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The 7 Least Common Instrument Approaches, And How They Work

This story was made in partnership with AOPA. Ready to join the largest aviation community in the world? Sign up and become an AOPA Member today.

Study up before you accept these instrument approaches...

1) Localizer Directional Aid Approach (LDA)

LDA approaches utilize a localizer that's simply offset from a runway centerline, often due to terrain.


2) Precision Approach Radar (PAR)

A PAR approach is similar to an ILS. Both vertical and lateral navigation guidance is provided to the pilot, all without the use of navigation-reliant cockpit instrumentation. Air Traffic Controllers use radar to track the aircraft's position, then tell pilots over the radio what corrections they should make. These approaches are most commonly found at military bases around the country.


3) Approach Surveillance Radar (ASR)

The only equipment required for an ASR approach is a functioning radio. The controller vectors the aircraft to align it with the runway centerline, and continues to do so until the aircraft can make a landing visually. It's flown in a similar fashion to many non-precision approaches, where step-down altitudes are used along the final approach path.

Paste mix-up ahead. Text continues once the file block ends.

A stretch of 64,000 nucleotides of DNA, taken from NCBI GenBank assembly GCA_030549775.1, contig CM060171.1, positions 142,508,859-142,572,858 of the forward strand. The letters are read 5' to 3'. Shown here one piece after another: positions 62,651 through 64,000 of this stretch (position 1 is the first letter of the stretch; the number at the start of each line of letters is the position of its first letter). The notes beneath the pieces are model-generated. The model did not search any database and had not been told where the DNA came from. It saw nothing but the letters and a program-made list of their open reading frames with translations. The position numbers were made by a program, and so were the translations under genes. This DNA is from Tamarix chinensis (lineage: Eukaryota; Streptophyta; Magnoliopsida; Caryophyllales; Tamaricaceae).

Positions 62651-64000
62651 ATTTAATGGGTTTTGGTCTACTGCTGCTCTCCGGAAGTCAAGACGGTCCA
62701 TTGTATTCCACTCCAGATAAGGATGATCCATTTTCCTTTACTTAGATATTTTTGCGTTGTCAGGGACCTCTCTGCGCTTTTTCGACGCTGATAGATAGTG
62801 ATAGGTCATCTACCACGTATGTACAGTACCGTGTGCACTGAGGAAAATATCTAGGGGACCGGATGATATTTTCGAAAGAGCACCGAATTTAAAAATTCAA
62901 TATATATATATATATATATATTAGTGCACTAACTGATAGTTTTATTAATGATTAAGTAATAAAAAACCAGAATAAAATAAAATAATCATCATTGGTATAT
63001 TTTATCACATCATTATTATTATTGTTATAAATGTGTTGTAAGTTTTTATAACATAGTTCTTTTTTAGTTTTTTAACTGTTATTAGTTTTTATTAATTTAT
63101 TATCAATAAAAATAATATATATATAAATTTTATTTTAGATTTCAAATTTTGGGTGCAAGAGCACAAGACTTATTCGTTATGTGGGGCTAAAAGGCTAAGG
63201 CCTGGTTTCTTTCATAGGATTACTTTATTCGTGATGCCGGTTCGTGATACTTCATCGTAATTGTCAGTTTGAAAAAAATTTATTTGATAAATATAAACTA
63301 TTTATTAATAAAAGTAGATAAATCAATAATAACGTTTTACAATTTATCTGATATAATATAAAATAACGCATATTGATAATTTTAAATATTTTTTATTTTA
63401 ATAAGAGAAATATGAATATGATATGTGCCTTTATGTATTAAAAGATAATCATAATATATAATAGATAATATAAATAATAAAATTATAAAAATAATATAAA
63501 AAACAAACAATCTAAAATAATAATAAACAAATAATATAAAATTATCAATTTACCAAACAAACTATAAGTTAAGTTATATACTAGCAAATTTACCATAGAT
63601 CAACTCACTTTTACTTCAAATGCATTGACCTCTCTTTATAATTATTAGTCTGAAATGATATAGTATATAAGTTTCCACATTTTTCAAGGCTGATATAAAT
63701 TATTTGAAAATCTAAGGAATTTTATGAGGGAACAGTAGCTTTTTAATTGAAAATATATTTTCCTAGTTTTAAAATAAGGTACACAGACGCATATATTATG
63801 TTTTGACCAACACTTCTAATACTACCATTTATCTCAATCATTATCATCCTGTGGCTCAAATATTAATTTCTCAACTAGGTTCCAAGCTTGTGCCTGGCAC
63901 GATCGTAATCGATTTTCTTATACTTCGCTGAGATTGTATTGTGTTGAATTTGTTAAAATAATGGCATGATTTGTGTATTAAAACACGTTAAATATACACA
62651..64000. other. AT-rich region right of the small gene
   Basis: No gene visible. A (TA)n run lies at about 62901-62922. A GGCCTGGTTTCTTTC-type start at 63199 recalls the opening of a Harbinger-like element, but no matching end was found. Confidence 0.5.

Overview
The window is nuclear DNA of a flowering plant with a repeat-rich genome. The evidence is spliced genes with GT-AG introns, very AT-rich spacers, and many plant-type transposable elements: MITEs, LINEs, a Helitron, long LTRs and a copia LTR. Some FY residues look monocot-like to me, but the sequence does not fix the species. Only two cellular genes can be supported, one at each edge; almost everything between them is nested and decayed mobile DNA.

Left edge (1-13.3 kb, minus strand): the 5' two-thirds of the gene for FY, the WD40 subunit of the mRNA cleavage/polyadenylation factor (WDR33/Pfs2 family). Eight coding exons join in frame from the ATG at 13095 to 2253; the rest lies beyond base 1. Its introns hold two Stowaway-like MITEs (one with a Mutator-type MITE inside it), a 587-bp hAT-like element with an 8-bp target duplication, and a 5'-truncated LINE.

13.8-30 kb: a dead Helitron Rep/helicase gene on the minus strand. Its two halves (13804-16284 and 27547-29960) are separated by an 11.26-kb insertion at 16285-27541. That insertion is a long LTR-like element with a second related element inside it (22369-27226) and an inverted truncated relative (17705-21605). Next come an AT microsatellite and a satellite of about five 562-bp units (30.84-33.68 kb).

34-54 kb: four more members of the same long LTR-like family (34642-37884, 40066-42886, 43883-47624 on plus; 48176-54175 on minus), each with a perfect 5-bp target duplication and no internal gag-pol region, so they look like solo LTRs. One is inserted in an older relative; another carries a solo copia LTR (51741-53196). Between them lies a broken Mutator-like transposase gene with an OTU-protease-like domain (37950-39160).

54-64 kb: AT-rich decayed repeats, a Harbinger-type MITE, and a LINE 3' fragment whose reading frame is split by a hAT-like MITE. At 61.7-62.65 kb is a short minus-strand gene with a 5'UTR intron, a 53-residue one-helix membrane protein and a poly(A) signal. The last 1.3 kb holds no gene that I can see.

Live from the Flight Deck

4) Simplified Directional Facility Approach (SDF)

SDF approaches don't provide vertical guidance, and may or may not be offset from the runway's centerline. SDF signals are fixed at either 6 or 12 degrees wide, and usable off-course indications are limited to 35 degrees either side of the course centerline. The following airports continue to use SDF approaches in the USA:

  • KMFI, SDF RWY 34, Marshfield Municipal Airport, Marshfield, WI
  • KMOR, SDF RWY 05, Moore-Murrell Airport, Morristown, TN


5) Localizer-Only Approach (LOC)

Most localizer equipment is coupled with glideslope equipment, as a part of an ILS approach. Aspen, Colorado (KASE), is one example of an airport that has a LOC-only approach (LOC DME-E).


6) Non-Directional Beacon Approach (NDB)

As NDBs are decommissioned, their use during instrument approach procedures is becoming more and more uncommon. However, states like Alaska still have a lot of them.


7) GBAS Approaches

Ground Based Augmentation System (GBAS) approaches provide highly accurate GPS signals. These systems couple ground-based GPS receiver stations located around an airport with space-based GPS signals. In the USA, GBAS approaches are available at a limited number of airports including Newark (EWR) and Houston (IAH).

Live from the Flight Deck

Have you flown one of these approaches? Tell us in the comments below.

Ready to join the largest aviation community in the world? Sign up and become an AOPA Member today.

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